. . . we should . . . give [Gollum] his due: having lost the contest, he is pathetically eager to make good on his debt of honour (‘I don’t know how many times Gollum begged Bilbo’s pardon’), offering a substitute reward (‘fish caught fresh to eat’) in place of the missing ring. Remember too that Gollum had not yet specified what the ‘present’ was; a less scrupulous monster might have been tempted, upon discovering the ring’s absence, to substitute some other prize, such as the fish, for the unnamed prize – but not Gollum. We are thus faced with the amusing depiction of a monster who is considerably more honourable than our hero. For Bilbo soon realizes that he already has Gollum’s treasure but goes ahead and demands a second prize (being shown the way out) in addition to the one he has quietly pocketed – a neat parallel to Gollum’s earlier trick of ‘working in two answers at once’ on that final attempt to answer the last question. The narrator, moreover, applauds his duplicity . . . with spurious logic that sounds so much like special pleading that Tolkien eventually decided it was just that: Bilbo’s own attempt, in writing this scene for his memoirs, to justify his claim to the ring. . . . (167)
After Tolkien discovered the ring Bilbo found was the Ring and learned of its terrible hold on its bearers, he knew Gollum would not willingly part with it. To correct what the hobbit transcribed in his diary, Tolkien published a second edition.
In this new and improved version, despite the fact “the riddle-game was sacred and of immense antiquity, and even wicked creatures were afraid to cheat,” Bilbo considers it likely Gollum will (Hobbit 98). After the creatures loses, the hobbit demands Gollum adhere to the agreed upon terms and show him the exit. He is quite right to think the creature’s insistence he must retrieve some gear is an excuse to disappear. The wicked being has every intention to do this and then attack the hobbit while invisible.
After Gollum slips off to his secret island, Bilbo hears him raise a great lament. “Utterly miserable as Gollum sounded, Bilbo could not find much pity in his heart . . .” (Hobbit 101). The creature asks again what the hobbit’s pocket contains. Even though Bilbo sees no reason not to answer at this point, he refuses out of irritation with Gollum’s dilly-dallying. The creature belatedly divines the answer is in fact the object “in whose shining symmetry is encased Gollum’s dark soul” (O’Neill 61). He rushes back, now completely intent upon his meal.
Bilbo flees. Gollum chases him and comes as close as he dares to the goblin’s back door and fulfills Bilbo’s hope his would-be murderer will show him the way out. But then the creature stays the hobbit’s victory even as Bilbo reaches out to grasp it. Gollum stops and block his prey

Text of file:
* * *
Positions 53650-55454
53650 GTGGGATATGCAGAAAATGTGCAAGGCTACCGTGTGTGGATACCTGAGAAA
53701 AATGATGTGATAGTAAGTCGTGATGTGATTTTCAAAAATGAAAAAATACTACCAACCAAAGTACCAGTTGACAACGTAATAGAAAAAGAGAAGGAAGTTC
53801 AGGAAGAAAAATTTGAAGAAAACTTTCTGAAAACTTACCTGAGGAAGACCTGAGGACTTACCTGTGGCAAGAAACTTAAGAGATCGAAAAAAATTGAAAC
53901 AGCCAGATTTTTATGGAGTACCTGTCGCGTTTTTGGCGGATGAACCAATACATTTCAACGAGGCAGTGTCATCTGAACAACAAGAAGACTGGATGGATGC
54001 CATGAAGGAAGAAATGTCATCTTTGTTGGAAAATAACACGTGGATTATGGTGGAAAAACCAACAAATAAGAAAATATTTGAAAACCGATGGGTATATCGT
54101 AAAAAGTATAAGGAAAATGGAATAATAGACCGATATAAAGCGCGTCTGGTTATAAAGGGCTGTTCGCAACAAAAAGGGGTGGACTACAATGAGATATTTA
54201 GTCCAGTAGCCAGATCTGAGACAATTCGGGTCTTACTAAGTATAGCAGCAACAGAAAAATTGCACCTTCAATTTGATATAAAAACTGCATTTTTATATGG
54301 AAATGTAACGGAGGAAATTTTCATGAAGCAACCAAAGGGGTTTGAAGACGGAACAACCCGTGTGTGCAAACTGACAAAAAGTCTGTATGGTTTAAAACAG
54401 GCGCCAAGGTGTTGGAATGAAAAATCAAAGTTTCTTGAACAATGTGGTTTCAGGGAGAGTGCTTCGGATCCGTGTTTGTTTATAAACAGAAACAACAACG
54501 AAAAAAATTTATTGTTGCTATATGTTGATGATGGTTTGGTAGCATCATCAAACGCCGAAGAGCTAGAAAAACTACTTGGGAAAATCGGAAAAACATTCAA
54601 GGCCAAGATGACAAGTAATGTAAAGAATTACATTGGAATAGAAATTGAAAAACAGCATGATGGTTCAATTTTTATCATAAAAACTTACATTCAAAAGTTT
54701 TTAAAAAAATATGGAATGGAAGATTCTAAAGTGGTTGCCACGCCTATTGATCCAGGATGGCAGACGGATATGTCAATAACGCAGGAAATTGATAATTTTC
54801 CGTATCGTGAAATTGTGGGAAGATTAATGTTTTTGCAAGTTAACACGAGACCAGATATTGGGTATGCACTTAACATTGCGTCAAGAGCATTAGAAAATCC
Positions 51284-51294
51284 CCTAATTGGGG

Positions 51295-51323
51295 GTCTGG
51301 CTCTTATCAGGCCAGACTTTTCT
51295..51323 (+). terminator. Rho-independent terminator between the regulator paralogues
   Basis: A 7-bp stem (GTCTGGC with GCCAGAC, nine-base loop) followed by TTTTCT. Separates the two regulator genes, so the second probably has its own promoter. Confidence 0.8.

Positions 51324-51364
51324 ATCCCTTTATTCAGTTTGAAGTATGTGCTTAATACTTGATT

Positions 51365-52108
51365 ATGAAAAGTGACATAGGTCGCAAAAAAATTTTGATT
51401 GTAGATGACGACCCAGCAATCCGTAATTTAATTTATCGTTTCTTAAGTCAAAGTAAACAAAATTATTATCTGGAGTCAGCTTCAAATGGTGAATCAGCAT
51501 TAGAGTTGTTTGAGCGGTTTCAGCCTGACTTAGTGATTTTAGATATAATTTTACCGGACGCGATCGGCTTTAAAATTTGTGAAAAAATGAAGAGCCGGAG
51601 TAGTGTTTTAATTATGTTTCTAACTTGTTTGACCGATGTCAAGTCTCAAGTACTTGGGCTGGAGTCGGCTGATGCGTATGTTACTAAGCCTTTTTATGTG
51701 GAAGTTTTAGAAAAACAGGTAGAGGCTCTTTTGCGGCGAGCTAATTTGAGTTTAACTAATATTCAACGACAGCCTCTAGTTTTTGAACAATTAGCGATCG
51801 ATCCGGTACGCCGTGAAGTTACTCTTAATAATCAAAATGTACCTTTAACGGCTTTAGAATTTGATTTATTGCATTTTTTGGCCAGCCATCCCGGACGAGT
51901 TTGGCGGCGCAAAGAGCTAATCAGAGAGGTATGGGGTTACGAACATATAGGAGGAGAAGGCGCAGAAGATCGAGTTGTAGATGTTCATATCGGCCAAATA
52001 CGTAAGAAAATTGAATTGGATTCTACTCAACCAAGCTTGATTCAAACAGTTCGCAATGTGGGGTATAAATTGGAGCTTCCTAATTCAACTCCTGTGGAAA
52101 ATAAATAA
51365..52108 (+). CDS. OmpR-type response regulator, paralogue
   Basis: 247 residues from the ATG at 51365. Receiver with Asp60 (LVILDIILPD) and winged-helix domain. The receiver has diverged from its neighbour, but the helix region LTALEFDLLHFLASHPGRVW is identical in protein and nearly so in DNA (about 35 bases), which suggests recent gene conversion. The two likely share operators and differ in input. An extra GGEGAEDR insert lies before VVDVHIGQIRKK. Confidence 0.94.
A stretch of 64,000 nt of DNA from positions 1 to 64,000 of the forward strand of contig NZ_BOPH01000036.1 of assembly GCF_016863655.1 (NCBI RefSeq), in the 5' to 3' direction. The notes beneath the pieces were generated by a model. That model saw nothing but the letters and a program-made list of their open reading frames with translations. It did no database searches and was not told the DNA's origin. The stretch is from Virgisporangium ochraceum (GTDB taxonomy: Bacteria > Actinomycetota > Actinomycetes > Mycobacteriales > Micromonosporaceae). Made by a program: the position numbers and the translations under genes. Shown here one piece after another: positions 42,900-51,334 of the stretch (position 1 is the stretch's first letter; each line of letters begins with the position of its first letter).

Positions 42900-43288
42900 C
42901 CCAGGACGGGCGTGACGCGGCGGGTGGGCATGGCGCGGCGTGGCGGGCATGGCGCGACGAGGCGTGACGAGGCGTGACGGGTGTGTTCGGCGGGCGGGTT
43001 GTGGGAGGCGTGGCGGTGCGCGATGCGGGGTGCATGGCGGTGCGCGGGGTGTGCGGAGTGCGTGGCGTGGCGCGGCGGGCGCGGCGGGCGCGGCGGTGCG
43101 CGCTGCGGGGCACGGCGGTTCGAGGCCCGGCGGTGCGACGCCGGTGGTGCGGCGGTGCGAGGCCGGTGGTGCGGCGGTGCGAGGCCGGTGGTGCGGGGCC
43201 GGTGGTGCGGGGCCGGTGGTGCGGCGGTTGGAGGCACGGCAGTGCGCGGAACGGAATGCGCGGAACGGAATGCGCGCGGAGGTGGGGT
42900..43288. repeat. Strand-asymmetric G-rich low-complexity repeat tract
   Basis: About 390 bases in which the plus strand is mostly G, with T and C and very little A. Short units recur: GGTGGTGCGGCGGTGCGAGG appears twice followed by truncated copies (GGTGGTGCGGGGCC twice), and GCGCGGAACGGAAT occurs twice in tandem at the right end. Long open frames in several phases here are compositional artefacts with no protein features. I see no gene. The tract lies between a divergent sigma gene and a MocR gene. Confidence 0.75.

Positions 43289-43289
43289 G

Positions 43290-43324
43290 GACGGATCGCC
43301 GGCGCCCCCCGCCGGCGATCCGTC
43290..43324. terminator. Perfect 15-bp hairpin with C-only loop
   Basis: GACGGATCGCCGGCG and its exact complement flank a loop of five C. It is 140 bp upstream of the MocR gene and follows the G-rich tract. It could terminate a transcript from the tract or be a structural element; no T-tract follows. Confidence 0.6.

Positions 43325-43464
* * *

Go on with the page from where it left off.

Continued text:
from moving further. Gollum detects Bilbo is near, even though still invisible. A terrible desire to kill his adversary surges through the hobbit.. Susan Ang notes:
The prose of the first few sentences, with its jerky ragged rhythms, manages to suggest the panicked workings of animal instinct. This is not the mind in control, but the conscience-free surgings of adrenaline urging survival at any price. While the survival instinct is dominant, Gollum is an ‘it’, a ‘thing’. However, the rhythm then eases into reflectiveness. Gollum is given a name in Bilbo’s thoughts and becomes ‘he’, a person, whose ‘otherness’ and difference, even strangeness, are suddenly comprehended, the gulf between the two is momentarily erased as Bilbo knows what it is to be Gollum. There is no need to put out his eyes; Gollum’s days are already lightless. And so Bilbo refrains from killing him. This is a moment of immense compassion, both in the modern meaning of this word and in its original (Latin) sense: compassio, ‘I suffer with.’ (55)
The Ring provides unwitting aid here. Joe Kraus notes Bilbo’s “invisibility gives him a glimpse into another’s humanity. The power to see and not be seen . . . liberates him and allows him to show mercy in a way that . . . proves essential to Sauron’s downfall” (246). Of course, Bilbo has no foreknowledge of the profound effects his mercy will have. His conscious mind is unaware Ilúvatar guides and guards him. Such permeates his soul, though, and inspires his will to freely choose to act in concert with his Creator’s plans. He knows Gollum intends to murder him and even enables this possibility by his mercy. But rather than give into fear of what might happen or even is likely to happen, the hobbit knows he cannot, must not strike. Upon this knife edge a most critical point in the history of the Ring and of all Middle-earth pivots. Louis Markos notes: